# Definition

A number is positive if it is greater than zero.

A number (A) is the divisor of another number (B) if A can divide B with no remainder.

For example, 2 is a divisor of 6 because 2 can divide 6 with no remainder.

# Goal

Your task is to write a program/function that takes a positive number and then find all of its divisors.

# Restriction

• You may not use any built-in related to prime or factorization.
• The complexity of your algorithm must not exceed O(sqrt(n)).

# Freedom

• The output list may contain duplicates.
• The output list does not need to be sorted.

# Scoring

This is . Shortest solution in bytes wins.

# Testcases

input    output
1        1
2        1,2
6        1,2,3,6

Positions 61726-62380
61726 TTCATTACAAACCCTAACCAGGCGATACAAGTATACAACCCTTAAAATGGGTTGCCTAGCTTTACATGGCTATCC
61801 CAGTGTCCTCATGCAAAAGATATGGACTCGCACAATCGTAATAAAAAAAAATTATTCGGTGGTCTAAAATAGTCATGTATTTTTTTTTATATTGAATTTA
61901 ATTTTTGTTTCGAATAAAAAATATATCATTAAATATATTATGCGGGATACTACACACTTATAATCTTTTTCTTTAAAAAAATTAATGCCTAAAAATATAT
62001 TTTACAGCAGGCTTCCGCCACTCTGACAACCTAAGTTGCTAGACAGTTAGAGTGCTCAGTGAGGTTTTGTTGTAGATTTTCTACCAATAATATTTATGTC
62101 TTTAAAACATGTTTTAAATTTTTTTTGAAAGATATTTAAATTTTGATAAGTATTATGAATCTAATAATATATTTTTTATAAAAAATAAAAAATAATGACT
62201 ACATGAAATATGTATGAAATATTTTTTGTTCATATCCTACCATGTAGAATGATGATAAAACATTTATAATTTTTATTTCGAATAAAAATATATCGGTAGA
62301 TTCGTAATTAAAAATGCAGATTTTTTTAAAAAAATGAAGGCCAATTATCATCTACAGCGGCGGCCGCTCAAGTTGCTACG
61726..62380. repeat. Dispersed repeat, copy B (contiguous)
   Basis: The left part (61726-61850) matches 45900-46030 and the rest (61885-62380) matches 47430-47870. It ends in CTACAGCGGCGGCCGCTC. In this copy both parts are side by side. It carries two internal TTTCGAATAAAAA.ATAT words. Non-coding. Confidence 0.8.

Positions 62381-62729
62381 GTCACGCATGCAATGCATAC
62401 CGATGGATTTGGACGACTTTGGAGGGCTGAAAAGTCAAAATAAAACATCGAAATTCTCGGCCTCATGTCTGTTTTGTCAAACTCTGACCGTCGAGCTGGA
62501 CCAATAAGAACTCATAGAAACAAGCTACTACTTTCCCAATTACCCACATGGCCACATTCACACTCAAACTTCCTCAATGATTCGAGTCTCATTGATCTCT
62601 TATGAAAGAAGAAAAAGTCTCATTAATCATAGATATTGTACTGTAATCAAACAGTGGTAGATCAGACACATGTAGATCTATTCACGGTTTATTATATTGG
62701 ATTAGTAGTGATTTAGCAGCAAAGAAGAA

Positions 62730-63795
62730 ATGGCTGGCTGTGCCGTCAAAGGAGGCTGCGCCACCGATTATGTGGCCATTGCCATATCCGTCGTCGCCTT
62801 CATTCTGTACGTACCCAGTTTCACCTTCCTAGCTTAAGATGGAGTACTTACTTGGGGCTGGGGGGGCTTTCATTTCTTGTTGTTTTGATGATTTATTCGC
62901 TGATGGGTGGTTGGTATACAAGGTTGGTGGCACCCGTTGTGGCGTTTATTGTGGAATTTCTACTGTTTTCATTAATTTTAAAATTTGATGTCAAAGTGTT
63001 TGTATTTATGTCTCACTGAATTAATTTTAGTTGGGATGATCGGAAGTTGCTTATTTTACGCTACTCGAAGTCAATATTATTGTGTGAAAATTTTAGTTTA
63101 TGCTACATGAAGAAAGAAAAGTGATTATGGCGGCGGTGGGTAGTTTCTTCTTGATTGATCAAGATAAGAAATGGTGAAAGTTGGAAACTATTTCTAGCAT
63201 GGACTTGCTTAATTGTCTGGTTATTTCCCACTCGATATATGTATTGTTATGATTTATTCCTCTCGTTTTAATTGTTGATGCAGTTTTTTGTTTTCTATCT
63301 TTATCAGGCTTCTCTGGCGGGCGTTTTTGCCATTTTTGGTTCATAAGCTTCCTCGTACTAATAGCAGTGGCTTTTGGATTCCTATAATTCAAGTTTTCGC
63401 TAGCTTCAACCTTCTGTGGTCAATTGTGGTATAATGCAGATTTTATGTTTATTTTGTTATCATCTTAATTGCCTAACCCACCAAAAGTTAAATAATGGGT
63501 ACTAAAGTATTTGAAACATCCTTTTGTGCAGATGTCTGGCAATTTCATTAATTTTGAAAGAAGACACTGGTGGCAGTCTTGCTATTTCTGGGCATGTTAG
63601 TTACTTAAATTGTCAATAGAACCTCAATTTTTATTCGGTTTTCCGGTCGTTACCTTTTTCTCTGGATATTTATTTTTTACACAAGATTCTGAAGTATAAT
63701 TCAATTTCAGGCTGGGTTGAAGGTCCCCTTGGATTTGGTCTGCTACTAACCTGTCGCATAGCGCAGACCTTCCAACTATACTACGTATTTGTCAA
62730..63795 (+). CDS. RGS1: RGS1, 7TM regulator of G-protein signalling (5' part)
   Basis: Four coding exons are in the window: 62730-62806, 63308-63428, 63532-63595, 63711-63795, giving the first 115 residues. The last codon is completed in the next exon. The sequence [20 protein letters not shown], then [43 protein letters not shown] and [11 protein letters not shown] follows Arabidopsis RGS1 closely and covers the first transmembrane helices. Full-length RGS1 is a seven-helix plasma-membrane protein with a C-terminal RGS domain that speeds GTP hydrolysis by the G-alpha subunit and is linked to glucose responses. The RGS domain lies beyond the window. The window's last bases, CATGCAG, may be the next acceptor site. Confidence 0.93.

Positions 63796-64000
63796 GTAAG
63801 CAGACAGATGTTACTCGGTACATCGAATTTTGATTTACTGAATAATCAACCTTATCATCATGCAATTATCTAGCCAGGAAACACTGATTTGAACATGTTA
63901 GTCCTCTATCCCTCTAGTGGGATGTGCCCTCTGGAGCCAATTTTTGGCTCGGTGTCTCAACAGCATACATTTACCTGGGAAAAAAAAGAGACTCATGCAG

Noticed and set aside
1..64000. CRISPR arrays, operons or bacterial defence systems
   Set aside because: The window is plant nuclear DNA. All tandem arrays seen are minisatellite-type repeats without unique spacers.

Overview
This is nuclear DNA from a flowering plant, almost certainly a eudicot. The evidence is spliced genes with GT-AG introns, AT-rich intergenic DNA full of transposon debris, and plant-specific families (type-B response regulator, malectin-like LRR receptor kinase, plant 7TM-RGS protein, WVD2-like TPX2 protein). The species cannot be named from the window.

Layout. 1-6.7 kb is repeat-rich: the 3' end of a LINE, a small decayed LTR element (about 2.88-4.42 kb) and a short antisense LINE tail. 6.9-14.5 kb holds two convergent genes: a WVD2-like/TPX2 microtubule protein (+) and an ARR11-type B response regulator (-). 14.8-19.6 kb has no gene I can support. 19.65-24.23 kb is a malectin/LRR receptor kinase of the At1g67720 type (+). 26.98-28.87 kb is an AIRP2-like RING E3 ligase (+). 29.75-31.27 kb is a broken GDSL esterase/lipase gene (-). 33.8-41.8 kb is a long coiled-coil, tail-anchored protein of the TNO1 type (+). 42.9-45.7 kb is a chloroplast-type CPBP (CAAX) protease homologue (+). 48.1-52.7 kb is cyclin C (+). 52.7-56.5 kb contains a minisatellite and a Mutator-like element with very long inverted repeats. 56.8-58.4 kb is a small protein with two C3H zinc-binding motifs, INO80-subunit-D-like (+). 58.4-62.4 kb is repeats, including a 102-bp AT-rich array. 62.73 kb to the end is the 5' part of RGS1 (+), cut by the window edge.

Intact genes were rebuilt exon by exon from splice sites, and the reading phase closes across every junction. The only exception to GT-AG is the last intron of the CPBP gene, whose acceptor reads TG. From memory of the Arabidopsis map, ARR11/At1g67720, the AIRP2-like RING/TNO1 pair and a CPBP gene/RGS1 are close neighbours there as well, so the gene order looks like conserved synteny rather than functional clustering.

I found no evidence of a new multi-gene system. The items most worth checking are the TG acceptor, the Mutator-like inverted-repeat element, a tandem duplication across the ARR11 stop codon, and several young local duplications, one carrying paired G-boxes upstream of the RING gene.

9        1,3,9

• You probably mean divisor, not factor. And I guess you want to have a time complexity of O(sqrt(n)). May 1, 2016 at 8:40
• What is the difference between divisor and factor? May 1, 2016 at 8:42
• We talk about factors of e.g. a number, if the product of these results in the original number again, but the divisors are usually the numbers that divide said number without remainder. May 1, 2016 at 8:44
• @flawr Updated accordingly. May 1, 2016 at 8:45
• Should have more examples. 99 (1 3 9 11 33 99) May 1, 2016 at 18:53

# PostgreSQL, 176 bytes

WITH c AS(SELECT * FROM(SELECT 6v)t,generate_series(1,sqrt(v)::int)s(r)WHERE v%r=0)
SELECT string_agg(r::text,',' ORDER BY r)
FROM(SELECT r FROM c UNION SELECT v/r FROM c)s


SqlFiddleDemo

Input: (SELECT ...v)

How it works:

• (SELECT ...v) - input
• generate_series(1, sqrt(v)::int) - numbers from 1 to sqrt(n)
• WHERE v%r=0 -filter divisors
• wrap with common table expression to refer twice
• SELECT r FROM c UNION SELECT v/r FROM c generete rest of divisors and combine
• SELECT string_agg(r::text,',' ORDER BY r) produce final comma separated result